Even with the reduced tread depth, the low rolling resistance tyres were some of the most expensive on test.
Short braking distances and high cornering grip. Safe driving characteristics.
Slightly lower comfort level.
Continental displays impressive braking performance on both wet and dry roads, with some of the shortest braking distances, especially in dry conditions. The lateral grip is also of the highest class on wet and dry. Steering input is quick with a good precision. When the cornering speeds eventually become too high, the "PC6" maintains a good manner that makes it easy to control in crisis situations.
The sportier focus comes at the expense of comfort. It rolls a little harder over bumps and the noise level is higher than the quietest tyres on test. Short stopping distances and best handling performance with only minor weak sides give a clear test victory for Continental when everything is summed up.
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2nd: Nokian Hakka Blue 3
High wet grip, easy to control on the grip limit. Quiet on the rough road.
Relatively high consumption.
One of the big news of the test is the third generation Hakka Blue. Compared to its predecessor, there is a more well-balanced balance between wet/dry, where above all stability and grip level in the dry have lifted a notch.
Wet roads are still the specialty of the tyre. The stopping distance is the shortest of the test. The driving characteristics are logical and easy to control with a steady rear end, even at high cornering speeds. However, Blue 3 misses the very highest points in the aquaplaning. The rolling resistance is also relatively high.
While Blue 3 has some pattern noise on smooth asphalt, the noise level is very comfortable on a rough surface. High wet grip with improved sharpness on dry gives Nokian a second place overall.
Rapid steering reactions, high driving pleasure.
Rolls hard over bumps, road noise.
Japanese Bridgestone offers an excellent mix between driving pleasure and relatively low consumption. Turanza T005 reacts quickly to steering input and can avoid sudden obstacles without significant understeer. The balance is neutral and despite quick reactions, the rear end remains steady under pressure.
In the dry, the Bridgestone has short braking distances and provide excellent stability at higher speeds. Even in the wet parts, it performs among the best. Compared with previous years, T005 is more at easy on water and also manages aquaplaning well.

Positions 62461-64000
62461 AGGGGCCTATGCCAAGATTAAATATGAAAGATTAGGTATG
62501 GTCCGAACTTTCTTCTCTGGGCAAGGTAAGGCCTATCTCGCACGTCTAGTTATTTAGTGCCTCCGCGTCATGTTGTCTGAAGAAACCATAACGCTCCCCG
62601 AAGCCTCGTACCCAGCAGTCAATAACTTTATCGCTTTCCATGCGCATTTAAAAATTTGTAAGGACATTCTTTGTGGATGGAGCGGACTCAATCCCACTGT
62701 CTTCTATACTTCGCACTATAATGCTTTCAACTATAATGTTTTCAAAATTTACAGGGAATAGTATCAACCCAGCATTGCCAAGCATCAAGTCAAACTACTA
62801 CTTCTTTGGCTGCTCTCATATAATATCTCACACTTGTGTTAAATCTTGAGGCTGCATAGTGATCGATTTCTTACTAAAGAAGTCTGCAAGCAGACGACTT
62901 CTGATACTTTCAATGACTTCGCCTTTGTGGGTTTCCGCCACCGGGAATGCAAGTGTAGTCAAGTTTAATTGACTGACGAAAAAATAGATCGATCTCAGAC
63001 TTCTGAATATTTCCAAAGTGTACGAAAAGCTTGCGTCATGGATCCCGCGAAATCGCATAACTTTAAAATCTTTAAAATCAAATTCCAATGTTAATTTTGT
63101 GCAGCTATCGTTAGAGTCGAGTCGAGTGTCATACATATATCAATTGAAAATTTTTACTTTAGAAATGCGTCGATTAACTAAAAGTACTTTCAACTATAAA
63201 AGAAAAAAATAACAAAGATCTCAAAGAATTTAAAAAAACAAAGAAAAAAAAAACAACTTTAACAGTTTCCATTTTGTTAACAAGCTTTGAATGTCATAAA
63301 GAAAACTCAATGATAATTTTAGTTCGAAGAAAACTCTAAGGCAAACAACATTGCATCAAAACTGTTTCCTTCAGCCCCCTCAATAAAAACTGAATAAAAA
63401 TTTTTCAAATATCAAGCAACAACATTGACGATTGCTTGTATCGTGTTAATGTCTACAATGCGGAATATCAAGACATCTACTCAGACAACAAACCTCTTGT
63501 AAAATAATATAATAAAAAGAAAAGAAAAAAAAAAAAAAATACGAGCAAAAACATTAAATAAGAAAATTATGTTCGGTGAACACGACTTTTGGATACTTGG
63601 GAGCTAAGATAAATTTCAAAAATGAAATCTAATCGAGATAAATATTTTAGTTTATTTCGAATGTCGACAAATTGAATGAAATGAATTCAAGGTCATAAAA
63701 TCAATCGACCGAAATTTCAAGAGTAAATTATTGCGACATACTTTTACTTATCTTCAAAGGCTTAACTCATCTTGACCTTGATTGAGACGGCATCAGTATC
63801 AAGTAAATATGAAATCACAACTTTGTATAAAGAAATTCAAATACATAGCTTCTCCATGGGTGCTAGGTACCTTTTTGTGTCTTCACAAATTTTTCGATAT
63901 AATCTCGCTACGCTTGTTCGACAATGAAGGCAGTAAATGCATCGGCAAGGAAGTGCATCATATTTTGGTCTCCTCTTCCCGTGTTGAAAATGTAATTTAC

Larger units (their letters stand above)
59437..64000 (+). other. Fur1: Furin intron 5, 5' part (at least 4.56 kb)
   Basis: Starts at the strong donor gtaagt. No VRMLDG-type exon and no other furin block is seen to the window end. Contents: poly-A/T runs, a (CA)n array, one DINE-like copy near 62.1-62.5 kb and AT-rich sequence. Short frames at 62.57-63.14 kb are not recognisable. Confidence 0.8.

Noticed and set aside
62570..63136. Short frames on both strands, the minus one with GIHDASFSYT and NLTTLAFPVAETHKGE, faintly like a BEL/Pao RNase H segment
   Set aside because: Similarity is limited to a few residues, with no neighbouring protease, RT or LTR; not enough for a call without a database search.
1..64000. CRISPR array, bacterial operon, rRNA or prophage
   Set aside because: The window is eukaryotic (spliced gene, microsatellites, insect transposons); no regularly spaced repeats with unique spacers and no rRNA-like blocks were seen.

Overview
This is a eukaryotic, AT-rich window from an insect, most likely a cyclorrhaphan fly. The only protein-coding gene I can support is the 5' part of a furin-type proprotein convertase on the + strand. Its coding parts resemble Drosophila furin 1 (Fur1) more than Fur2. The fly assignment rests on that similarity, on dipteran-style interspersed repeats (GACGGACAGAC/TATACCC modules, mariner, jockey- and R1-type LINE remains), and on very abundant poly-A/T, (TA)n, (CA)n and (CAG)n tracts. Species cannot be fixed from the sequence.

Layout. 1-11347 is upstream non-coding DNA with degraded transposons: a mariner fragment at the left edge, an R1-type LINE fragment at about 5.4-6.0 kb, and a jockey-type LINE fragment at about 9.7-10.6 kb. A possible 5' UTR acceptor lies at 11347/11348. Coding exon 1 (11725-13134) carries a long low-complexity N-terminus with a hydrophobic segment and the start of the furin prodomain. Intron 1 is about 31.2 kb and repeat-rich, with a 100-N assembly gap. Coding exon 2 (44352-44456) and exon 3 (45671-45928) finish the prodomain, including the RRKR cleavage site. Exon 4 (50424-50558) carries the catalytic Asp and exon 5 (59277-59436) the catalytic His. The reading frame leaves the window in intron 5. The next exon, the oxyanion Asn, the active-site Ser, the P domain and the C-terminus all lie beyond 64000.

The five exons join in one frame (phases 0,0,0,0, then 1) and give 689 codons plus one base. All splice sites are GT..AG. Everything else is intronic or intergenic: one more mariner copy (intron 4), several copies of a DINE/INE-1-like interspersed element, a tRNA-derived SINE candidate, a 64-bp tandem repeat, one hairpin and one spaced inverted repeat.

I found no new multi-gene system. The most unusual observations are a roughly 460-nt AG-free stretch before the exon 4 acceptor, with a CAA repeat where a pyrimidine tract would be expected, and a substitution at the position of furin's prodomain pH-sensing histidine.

The minus are comfort related. It is sensitive to the surface with a low-frequency sound on rough asphalt. Roll comfort is also a bit stiff over transverse road cracks. A very pleasant driving characteristics results a third place in total.
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4th: Toyo Proxes Comfort
High grip level overall, good curved aquaplaning ability.
Relatively high fuel consumption.
The new Toyo Proxes Comfort replaces the predecessor Proxes CF2 and sits in a slightly lower price range, but this is not noticeable on the performance. The Proxes Comfort is frequently placed on the upper half of the test rounds with good braking performance and high cornering grip. The behavior is impeccable with a well-balanced behavior under pressure, both on wet and dry roads. However, it is somewhat more difficult to react on sudden direction changes at higher speeds.
Resistance to aquaplaning is high, especially in curves. In terms of noise, it is really quiet on smooth roads, but has a tendency to submit low frequency sound on rougher asphalt.
A high and even level without serious downsides impresses. This is an affordable tire we highly recommend.
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5th: Michelin Primacy 4
Logical and easy to drive. Good aquaplaning resistance.
Side grip on wet road. Sound comfort.
Primacy 4 has a natural and nice driving feel with a linear steering response combined with good stability, it remains logical and easy to drive when balancing on the grip limit. In the evasive maneuver tests, it handles the change of load effect without issue.
Now when the environmentally optimized e.Primacy has been launched, we note that Primacy 4 has a deeper pattern depth than previous tests and "P4" has the highest resistance to aquaplaning in this group. However, the wet grip of the rubber compound itself is not top notch. Maybe this is the compromise that comes with Michelin's pronounced focus on durability?